Stephen K. Hachey, a Florida real estate attorney can help your wade through this process and determine a positive solution. Contact him at 813-549-0096.

The opinions in this post are solely those of the author. The author takes full responsibility for the content. Like all blog posts, this is offered for general information purposes and does not constitute legal advice.

This post was written by Stephen Hachey. Follow Stephen on Google, Facebook, Twitter & Linkedin.

If you’re a renter facing threat of eviction due to a noise complaint, you may be asking what your rights are as a tenant and what happens next. This quick overview of Florida’s eviction laws will help outline your options and prepare you for what’s ahead.

Firstly, yes; your landlord can in fact pursue eviction for noise-related violations. Persistent noise violations may not only be in breach of your lease, but also may violate local noise ordinances. But before eviction is attainable, your landlord must first give you proper notice of the complaint and, in order to successfully evict you, prove that you’ve violated the terms of your lease or that you’re disturbing other renters’ right to quiet enjoyment.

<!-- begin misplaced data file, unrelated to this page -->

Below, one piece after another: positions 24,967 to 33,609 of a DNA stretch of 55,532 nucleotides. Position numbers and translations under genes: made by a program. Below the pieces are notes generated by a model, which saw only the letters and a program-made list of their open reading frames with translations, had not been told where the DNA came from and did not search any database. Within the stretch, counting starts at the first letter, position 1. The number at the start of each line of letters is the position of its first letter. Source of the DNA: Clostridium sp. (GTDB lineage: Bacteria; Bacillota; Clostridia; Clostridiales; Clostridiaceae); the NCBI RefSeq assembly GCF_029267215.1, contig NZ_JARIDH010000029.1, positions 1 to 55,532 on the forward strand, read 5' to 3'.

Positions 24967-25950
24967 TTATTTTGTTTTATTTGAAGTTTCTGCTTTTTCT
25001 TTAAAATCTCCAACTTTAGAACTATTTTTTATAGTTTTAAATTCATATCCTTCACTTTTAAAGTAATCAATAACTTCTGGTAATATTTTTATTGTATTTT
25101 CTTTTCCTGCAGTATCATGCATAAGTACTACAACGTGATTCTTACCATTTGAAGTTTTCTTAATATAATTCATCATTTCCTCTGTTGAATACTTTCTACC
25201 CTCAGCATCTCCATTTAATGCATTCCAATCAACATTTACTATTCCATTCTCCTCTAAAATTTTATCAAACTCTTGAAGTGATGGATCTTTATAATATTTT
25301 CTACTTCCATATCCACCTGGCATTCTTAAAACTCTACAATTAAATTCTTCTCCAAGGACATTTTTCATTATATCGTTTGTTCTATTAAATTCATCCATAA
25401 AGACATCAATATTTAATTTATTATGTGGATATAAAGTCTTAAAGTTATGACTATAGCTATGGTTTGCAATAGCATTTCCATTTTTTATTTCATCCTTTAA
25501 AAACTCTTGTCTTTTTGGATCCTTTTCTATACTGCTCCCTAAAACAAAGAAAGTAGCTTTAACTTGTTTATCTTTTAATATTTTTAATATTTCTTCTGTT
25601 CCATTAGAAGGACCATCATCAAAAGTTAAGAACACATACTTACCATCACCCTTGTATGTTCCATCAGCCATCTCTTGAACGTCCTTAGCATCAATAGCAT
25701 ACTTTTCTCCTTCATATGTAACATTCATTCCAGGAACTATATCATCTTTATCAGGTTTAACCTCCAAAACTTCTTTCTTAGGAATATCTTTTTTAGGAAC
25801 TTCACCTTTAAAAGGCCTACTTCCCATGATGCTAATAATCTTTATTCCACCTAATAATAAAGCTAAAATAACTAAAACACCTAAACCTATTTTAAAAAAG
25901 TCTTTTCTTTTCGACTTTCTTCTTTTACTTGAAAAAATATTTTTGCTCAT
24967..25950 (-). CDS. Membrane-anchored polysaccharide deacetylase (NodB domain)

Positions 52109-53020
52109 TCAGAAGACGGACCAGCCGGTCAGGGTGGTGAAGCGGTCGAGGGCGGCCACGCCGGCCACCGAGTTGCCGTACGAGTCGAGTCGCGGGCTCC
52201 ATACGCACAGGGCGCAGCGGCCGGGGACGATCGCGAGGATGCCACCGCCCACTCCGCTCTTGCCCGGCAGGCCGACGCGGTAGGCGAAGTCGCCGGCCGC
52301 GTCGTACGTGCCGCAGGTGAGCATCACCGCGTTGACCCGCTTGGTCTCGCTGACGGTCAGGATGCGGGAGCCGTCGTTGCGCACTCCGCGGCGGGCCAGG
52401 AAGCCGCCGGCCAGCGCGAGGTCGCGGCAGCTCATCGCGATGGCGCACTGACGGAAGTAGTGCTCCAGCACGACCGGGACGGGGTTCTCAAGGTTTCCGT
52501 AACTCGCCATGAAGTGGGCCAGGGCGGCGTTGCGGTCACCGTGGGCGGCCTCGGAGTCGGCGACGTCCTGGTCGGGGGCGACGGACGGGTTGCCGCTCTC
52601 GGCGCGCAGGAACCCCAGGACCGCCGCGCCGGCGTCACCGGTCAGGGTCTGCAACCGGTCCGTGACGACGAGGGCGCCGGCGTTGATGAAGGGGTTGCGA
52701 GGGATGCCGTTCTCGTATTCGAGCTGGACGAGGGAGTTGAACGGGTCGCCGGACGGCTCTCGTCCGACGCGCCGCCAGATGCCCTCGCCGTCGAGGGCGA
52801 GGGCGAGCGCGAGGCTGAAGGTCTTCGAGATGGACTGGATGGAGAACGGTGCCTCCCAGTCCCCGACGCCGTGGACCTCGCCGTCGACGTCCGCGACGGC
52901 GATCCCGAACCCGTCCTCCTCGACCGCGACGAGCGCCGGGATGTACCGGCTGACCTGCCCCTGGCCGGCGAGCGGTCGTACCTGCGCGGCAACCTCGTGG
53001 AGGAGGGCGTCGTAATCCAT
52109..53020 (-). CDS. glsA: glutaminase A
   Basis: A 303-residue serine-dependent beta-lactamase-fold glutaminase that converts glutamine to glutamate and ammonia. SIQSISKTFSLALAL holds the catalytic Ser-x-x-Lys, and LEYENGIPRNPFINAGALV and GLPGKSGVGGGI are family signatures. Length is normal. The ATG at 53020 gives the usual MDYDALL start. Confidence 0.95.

Per Florida law, tenants have a duty to behave and use the premises in a manner that does not unreasonably disturb others or, more broadly, constitute a breach of the peace. Under these circumstances, your landlord can seek termination of your lease provided only that you are given proper notice.